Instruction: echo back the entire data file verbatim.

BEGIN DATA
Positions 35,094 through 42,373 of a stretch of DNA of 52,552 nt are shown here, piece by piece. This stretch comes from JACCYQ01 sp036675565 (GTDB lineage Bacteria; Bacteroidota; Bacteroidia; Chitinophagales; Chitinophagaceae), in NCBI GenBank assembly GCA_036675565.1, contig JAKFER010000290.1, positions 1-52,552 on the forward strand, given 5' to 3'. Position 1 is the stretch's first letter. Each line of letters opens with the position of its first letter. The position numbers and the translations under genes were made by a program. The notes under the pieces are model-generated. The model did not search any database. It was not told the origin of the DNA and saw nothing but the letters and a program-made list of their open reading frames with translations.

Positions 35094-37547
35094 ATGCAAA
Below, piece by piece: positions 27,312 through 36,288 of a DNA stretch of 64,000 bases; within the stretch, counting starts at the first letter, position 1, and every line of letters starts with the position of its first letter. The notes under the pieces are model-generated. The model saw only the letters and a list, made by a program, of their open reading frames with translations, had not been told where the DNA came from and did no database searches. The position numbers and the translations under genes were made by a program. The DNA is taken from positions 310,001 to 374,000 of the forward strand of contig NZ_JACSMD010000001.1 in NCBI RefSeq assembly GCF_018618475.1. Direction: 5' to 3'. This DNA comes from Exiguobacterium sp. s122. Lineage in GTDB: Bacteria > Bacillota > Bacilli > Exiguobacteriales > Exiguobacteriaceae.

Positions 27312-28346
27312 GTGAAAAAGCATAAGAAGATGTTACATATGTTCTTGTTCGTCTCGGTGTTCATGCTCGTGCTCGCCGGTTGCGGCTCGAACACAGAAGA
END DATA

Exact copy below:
Positions 35,094 through 42,373 of a stretch of DNA of 52,552 nt are shown here, piece by piece. This stretch comes from JACCYQ01 sp036675565 (GTDB lineage Bacteria; Bacteroidota; Bacteroidia; Chitinophagales; Chitinophagaceae), in NCBI GenBank assembly GCA_036675565.1, contig JAKFER010000290.1, positions 1-52,552 on the forward strand, given 5' to 3'. Position 1 is the stretch's first letter. Each line of letters opens with the position of its first letter. The position numbers and the translations under genes were made by a program. The notes under the pieces are model-generated. The model did not search any database. It was not told the origin of the DNA and saw nothing but the letters and a program-made list of their open reading frames with translations.

Positions 35094-37547
35094 ATGCAAA
Below, piece by piece: positions 27,312 through 36,288 of a DNA stretch of 64,000 bases; within the stretch, counting starts at the first letter, position 1, and every line of letters starts with the position of its first letter. The notes under the pieces are model-generated. The model saw only the letters and a list, made by a program, of their open reading frames with translations, had not been told where the DNA came from and did no database searches. The position numbers and the translations under genes were made by a program. The DNA is taken from positions 310,001 to 374,000 of the forward strand of contig NZ_JACSMD010000001.1 in NCBI RefSeq assembly GCF_018618475.1. Direction: 5' to 3'. This DNA comes from Exiguobacterium sp. s122. Lineage in GTDB: Bacteria > Bacillota > Bacilli > Exiguobacteriales > Exiguobacteriaceae.

Positions 27312-28346
27312 GTGAAAAAGCATAAGAAGATGTTACATATGTTCTTGTTCGTCTCGGTGTTCATGCTCGTGCTCGCCGGTTGCGGCTCGAACACAGAAGA